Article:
The theme of Beckett and philosophy can be approached in yet another way. Besides philosophers influencing Beckett, Beckett has also interested – even mesmerised – contemporary philosophers and critics, from Sartre, Lukacs, and Theodor Adorno, to Julia Kristeva, Hélène Cixous, Alain Badiou, Gilles Deleuze, George Steiner,Georges Bataille, Maurice Blanchot, Wolfgang Iser, Slavoj Zizek, and many others. They have all been attracted to Beckett’s relentless vision of the world and our human place in it.They have sought to reflect on Beckett’s meaning from quite divergent points of view, seeking to recruit Beckett to one cause or other: from modernism to postmodernism, from structuralism to deconstruction.

Sartre, himself the author of existential plays such as Huis Clos (1946) saw himself as engaged with his fellow dramatist Beckett in a common cause of producing a drama that ‘decentralised the subject’. The Hungarian Marxist critic George Lukacs saw the Beckett’s work as exemplifying capitalist decadence and abstract bourgeois individualism. The German Jewish philosopher and critical theorist Theodor Adorno, however, strongly disagreed with Lukacs. Endgame in particular had a very powerful impact on Adorno, who saw in Beckett a kind of ‘organised meaninglessness’. For him, Beckett exposes the bankruptcy of philosophy ‘as the dreamlike dross of the experiential world and the poetic process shows itself as worn out.’ Beckett identifies the tedium of spirit of our late age.

Dermot Moran (2006) “Beckett and Philosophy”, in Christopher Murray (ed.), Samuel Beckett – One Hundred Years (Dublin: New Island Press), pp. 93–110. Quote from pp. 100-101.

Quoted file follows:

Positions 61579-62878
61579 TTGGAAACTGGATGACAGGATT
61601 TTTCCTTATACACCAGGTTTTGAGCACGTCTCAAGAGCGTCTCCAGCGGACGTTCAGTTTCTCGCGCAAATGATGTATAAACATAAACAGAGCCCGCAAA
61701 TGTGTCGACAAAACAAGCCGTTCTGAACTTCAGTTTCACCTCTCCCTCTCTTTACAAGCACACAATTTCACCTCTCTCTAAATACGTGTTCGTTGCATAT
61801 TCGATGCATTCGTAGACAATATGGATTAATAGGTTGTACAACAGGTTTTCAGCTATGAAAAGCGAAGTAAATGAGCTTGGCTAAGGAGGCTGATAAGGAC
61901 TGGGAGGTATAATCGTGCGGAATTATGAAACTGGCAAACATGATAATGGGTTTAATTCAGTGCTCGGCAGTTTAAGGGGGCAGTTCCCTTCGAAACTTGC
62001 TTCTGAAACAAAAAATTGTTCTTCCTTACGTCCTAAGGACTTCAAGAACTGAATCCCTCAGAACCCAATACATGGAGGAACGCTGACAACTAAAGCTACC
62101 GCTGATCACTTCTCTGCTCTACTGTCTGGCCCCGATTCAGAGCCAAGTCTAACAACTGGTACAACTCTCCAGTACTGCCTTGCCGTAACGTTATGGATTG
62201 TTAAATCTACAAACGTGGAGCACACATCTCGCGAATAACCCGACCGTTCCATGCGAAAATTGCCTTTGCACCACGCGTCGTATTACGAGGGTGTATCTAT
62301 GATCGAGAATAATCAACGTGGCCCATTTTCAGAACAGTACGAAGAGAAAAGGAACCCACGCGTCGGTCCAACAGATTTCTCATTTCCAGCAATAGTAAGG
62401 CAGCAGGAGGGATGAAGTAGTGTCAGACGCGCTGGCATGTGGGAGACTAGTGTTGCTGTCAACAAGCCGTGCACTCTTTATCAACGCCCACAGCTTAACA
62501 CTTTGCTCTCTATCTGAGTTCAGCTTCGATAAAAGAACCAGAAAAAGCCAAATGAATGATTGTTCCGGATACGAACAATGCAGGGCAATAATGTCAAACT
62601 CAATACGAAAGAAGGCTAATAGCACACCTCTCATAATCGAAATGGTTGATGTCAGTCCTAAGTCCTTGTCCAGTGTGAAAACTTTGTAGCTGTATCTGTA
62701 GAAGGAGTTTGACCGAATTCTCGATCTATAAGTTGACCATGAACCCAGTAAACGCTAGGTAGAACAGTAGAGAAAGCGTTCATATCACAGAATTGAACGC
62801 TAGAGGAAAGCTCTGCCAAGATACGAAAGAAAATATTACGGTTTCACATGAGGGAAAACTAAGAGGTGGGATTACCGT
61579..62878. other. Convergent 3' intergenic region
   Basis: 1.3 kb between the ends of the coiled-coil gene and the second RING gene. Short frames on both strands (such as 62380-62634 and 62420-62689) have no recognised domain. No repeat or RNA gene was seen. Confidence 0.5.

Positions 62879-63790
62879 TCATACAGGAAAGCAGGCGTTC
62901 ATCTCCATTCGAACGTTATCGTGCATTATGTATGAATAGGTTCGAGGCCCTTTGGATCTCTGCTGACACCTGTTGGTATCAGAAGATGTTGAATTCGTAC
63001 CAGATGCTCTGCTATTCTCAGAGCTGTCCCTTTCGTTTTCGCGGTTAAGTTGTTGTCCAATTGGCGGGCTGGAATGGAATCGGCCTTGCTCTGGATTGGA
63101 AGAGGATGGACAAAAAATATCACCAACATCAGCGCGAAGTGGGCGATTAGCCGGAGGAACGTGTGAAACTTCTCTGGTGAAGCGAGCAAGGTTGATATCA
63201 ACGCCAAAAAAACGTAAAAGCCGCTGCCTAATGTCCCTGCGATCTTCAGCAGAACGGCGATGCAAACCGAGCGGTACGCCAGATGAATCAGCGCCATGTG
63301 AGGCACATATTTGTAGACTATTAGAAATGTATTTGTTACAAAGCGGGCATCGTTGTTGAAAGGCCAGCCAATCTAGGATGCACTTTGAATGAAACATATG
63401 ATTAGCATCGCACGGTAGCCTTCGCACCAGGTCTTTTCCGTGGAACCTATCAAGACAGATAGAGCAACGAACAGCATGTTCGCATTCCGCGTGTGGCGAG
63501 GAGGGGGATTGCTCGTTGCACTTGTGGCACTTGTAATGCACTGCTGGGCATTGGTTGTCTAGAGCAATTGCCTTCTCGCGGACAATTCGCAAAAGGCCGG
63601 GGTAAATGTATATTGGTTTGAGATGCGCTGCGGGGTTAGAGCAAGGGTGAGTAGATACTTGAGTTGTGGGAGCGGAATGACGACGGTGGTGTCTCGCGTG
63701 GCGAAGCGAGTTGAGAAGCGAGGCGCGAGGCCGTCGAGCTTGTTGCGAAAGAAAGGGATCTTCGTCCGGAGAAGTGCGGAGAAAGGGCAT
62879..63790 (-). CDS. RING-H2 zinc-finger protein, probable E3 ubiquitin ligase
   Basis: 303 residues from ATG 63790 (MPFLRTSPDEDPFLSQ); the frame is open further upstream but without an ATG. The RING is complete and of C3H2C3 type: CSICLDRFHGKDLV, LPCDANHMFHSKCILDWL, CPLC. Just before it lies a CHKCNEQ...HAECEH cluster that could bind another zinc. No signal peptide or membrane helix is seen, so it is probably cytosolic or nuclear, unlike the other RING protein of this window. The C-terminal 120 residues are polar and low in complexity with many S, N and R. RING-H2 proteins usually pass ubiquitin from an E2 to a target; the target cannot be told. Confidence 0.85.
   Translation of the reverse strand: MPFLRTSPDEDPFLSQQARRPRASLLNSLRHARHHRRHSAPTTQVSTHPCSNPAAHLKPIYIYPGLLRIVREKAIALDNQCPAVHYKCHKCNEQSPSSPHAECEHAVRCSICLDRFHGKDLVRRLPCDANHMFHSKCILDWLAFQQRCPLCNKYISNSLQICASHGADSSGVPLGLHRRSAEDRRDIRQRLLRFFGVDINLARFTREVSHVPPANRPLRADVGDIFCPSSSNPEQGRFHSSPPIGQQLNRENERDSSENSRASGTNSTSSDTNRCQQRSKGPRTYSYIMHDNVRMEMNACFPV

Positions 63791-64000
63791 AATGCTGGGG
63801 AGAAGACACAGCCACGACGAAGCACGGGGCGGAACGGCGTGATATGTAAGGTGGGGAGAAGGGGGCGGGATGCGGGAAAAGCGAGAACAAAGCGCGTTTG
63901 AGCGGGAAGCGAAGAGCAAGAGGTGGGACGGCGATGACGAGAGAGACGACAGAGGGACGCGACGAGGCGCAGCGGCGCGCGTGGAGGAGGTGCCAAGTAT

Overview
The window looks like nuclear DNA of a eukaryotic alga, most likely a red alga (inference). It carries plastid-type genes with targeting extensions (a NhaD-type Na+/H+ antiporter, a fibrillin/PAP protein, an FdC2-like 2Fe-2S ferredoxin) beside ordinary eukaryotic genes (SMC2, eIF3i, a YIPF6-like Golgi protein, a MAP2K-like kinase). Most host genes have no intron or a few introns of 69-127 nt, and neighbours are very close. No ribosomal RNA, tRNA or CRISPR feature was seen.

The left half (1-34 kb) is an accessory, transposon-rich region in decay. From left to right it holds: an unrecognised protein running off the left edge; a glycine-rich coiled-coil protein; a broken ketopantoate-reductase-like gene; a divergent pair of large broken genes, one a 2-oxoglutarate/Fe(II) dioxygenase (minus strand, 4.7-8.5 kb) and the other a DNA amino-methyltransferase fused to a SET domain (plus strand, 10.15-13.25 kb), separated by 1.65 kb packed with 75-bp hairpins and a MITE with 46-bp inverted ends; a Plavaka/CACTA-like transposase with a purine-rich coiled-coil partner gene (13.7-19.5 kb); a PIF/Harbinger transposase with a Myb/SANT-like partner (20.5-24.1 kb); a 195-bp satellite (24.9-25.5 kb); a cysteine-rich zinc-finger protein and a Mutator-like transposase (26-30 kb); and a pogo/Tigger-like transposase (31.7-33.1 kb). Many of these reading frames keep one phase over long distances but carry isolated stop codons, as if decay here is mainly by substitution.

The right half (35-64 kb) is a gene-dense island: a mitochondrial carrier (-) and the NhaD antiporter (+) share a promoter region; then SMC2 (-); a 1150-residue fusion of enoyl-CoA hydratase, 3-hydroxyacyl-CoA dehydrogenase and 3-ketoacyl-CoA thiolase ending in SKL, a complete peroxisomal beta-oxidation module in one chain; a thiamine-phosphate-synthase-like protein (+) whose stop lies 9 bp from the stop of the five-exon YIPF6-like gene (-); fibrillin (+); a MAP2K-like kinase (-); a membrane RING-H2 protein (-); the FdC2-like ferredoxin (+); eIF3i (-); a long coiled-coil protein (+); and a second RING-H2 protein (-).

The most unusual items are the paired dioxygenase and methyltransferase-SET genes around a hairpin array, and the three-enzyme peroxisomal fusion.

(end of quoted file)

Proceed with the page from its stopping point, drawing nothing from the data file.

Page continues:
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13 Apr

O’Connell and Catholic Emancipation Movements in Europe

By the time of his death in 1847 the international reputation of Daniel O’Connell as one of the most influential Catholic leaders of the period was well established. His demands for an end to secular interference in Church affairs and for the Repeal of the Act of Union attracted a great deal of interest. While European governments, such as those in Berlin and Vienna, had watched the development of O’Connell’s mass movements with suspicion, many of their citizens, particularly members of the increasingly politically aware Catholic middle classes, had seized on his example to develop their own organisations to achieve improved civil and religious rights for the Church and its adherents in their own areas. This was especially true in the states of the German Confederation and culminated in the establishment of a geographically extensive organisation based on O’Connell’s Catholic Association.